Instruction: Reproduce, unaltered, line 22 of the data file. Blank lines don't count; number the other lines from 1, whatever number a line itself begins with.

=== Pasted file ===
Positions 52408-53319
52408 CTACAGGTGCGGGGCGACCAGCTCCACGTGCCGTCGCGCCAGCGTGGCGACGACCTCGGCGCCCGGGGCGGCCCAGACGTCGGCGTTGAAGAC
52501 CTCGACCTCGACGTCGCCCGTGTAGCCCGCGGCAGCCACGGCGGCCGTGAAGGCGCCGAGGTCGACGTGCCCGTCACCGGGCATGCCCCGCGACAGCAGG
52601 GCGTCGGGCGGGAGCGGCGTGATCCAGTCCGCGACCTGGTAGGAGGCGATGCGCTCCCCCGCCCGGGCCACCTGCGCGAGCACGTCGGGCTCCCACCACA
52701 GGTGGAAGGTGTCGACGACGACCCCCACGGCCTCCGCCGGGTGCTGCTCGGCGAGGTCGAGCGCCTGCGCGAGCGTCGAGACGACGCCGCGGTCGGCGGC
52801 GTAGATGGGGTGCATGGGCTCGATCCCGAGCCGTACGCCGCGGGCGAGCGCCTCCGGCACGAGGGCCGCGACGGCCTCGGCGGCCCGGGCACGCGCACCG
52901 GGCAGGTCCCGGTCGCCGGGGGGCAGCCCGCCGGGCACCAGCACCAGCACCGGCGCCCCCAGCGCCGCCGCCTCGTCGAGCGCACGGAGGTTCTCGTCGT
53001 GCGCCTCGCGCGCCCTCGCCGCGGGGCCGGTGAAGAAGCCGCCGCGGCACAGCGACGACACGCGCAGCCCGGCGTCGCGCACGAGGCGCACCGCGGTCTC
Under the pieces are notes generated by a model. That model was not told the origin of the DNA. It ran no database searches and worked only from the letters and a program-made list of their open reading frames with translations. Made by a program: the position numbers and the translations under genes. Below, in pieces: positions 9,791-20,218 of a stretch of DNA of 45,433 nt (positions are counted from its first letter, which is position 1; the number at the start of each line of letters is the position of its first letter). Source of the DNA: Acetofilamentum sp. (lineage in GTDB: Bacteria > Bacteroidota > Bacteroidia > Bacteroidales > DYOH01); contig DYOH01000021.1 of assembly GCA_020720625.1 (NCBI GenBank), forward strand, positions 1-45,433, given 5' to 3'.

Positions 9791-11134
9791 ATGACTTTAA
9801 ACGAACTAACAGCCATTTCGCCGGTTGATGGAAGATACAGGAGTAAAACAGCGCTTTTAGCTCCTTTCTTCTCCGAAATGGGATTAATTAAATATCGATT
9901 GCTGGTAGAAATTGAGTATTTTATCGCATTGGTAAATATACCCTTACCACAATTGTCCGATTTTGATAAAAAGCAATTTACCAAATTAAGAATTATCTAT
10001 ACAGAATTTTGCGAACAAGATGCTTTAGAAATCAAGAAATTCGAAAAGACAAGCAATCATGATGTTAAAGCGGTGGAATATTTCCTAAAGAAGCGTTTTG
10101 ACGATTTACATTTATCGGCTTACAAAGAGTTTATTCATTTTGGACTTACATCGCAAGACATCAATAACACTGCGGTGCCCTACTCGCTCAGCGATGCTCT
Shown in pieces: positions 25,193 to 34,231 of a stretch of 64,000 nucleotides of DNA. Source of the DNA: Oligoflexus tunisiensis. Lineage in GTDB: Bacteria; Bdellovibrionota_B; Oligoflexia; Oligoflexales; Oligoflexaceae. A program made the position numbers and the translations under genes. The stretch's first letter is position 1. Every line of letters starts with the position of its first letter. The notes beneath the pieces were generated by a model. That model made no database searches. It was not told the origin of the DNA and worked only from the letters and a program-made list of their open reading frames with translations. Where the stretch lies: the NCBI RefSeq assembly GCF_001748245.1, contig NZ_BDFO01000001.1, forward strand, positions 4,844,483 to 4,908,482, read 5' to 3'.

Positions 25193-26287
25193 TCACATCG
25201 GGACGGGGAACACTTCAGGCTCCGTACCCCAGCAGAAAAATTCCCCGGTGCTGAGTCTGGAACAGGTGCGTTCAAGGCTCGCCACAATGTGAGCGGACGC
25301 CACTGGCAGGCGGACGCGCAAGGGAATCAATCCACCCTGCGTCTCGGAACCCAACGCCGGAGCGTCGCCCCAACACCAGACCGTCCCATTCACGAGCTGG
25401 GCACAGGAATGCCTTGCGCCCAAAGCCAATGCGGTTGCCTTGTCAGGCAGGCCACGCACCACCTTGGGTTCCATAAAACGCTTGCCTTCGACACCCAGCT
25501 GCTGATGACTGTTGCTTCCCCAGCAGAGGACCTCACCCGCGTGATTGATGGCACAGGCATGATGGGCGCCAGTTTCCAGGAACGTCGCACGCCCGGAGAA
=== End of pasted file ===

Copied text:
25501 GCTGATGACTGTTGCTTCCCCAGCAGAGGACCTCACCCGCGTGATTGATGGCACAGGCATGATGGGCGCCAGTTTCCAGGAACGTCGCACGCCCGGAGAA